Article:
In the 1960s the US Army were growing sick of dependence on inappropriate USAF aircraft for the close support mission. Aircraft like the Republic F-105 Thunderchief were simply too fast and too vulnerable to support troops on the ground effectively. Instead the US Army wanted the versatility and forward-basing possibilities of a vertical take-off platform with the ability to hover. To excel in the tough close support role the type would need to be heavily armed and armoured. This need was expressed formally as the Advanced Aerial Fire Support System or AAFSS.
Convair, a company famed for its adventurous designs, responded to the Army’s AAFSS requirement with typical ambition. Drawing on their experience with the tail-sitting XFY-1 ‘Pogo’ they proposed a two man ‘ring’ (or annular) wing ducted-fan design quite unlike anything else in service, though somewhat similar to the experimental SNECMA C.540 Coléoptère. The concept was bizarre in appearance but Convair believed it was the perfect configuration for an aircraft combining a helicopter’s unusual abilities with some of the offensive features of a military ground vehicle. One of the greatest challenges was creating a cockpit that tilted so the pilot was not facing the sky in the take-off/landing and landed support parts of its mission. This necessitated a complex hinged forward fuselage giving the type its distinctly ‘Transformer’-like looks.
Two co-axially mounted contra-rotated rotors were to be powered by either Pratt & Whitney’s JFTD12 or Lycoming’s LTC4B-11 (GE’s T64 and Allison’s T56 were also assessed as candidates). The duct would generate more thrust from the engine than would the open rotors of a conventional helicopter design, which was a good thing as it was expected to weigh in at around 21,000 Ib (9526kg) fully-loaded.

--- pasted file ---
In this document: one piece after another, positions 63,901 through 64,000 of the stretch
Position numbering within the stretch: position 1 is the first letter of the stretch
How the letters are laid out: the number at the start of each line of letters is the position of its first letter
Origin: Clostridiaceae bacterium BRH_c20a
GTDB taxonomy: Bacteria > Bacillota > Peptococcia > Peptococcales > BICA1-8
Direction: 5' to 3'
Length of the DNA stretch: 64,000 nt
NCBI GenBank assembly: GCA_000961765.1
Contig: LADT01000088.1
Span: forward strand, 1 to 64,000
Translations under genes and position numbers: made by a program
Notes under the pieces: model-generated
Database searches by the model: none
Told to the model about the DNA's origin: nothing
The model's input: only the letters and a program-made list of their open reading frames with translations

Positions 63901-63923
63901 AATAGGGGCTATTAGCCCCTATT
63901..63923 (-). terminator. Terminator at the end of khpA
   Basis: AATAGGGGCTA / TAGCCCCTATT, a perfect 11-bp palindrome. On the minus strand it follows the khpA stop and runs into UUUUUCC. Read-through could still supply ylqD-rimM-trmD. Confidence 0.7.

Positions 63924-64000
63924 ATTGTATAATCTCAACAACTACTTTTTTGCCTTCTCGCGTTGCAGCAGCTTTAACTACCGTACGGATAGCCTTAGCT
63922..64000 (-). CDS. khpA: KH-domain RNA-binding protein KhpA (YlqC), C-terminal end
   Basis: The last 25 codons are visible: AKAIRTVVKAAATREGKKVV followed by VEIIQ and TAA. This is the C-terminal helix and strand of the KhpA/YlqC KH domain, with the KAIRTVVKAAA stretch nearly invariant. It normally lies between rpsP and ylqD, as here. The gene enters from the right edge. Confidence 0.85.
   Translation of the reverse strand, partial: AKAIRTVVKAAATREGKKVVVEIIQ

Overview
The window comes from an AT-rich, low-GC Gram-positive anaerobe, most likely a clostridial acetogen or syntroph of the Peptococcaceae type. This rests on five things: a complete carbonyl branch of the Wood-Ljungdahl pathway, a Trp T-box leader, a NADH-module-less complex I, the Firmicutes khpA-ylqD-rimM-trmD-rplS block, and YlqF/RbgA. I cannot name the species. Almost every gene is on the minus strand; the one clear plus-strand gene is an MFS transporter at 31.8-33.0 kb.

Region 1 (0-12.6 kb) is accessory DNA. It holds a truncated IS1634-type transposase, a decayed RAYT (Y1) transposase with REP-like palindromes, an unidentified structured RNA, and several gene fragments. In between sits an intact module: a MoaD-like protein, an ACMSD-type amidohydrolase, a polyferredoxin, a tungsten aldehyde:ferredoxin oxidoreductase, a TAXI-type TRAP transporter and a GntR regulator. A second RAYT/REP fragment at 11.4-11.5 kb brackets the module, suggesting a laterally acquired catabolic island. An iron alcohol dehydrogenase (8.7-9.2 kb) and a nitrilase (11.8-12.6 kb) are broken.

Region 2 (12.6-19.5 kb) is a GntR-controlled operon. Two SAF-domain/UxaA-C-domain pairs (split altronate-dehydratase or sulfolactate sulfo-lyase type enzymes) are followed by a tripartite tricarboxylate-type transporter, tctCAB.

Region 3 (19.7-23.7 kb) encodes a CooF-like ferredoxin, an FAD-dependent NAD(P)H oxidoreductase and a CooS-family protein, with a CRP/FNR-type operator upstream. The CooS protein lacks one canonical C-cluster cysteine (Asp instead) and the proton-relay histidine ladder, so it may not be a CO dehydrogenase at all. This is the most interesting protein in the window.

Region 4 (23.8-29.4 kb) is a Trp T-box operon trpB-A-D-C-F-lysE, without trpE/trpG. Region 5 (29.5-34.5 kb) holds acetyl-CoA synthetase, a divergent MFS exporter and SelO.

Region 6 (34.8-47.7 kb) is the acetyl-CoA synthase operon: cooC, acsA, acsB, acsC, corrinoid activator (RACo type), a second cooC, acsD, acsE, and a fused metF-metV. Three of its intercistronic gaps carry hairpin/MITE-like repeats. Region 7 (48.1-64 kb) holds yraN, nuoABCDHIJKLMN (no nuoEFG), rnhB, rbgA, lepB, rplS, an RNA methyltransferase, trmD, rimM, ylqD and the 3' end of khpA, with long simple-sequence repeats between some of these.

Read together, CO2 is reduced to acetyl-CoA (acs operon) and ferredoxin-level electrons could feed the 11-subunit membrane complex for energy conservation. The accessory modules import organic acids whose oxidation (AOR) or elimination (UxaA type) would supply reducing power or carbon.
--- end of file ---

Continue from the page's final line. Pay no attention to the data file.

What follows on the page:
Armament for this monstrous machine would include a central turret with a XM-140 30-mm automatic cannon with 1,000 rounds or a launcher for 500 (!) WASP rockets and two remotely-controlled light machine-gun turrets with 12,000 rounds of ammunition or a XM-75 grenade launchers with 500 rounds. Addition to this already awe-inspiring arsenal were four hard points on the nacelles which could carry Shellelagh or BGM-71 TOW missiles, or even the M40 ‘106-mm ‘ recoilless gun! The weapons could be fired during any part of the flight profile (note the ‘hover firing’ position). The steel armour would be impervious to 12.7-mm rounds, but there was little or no provision for defences or countermeasures against surface-to-air missiles.
The risky Model 49 lost the AAFSS contest to the remarkable Lockheed AH-56A Cheyenne which was in turn cancelled. The thirty year journey to produce an indigenous fire support aircraft for the US Army eventually led to today’s widely feared AH-64 Apache.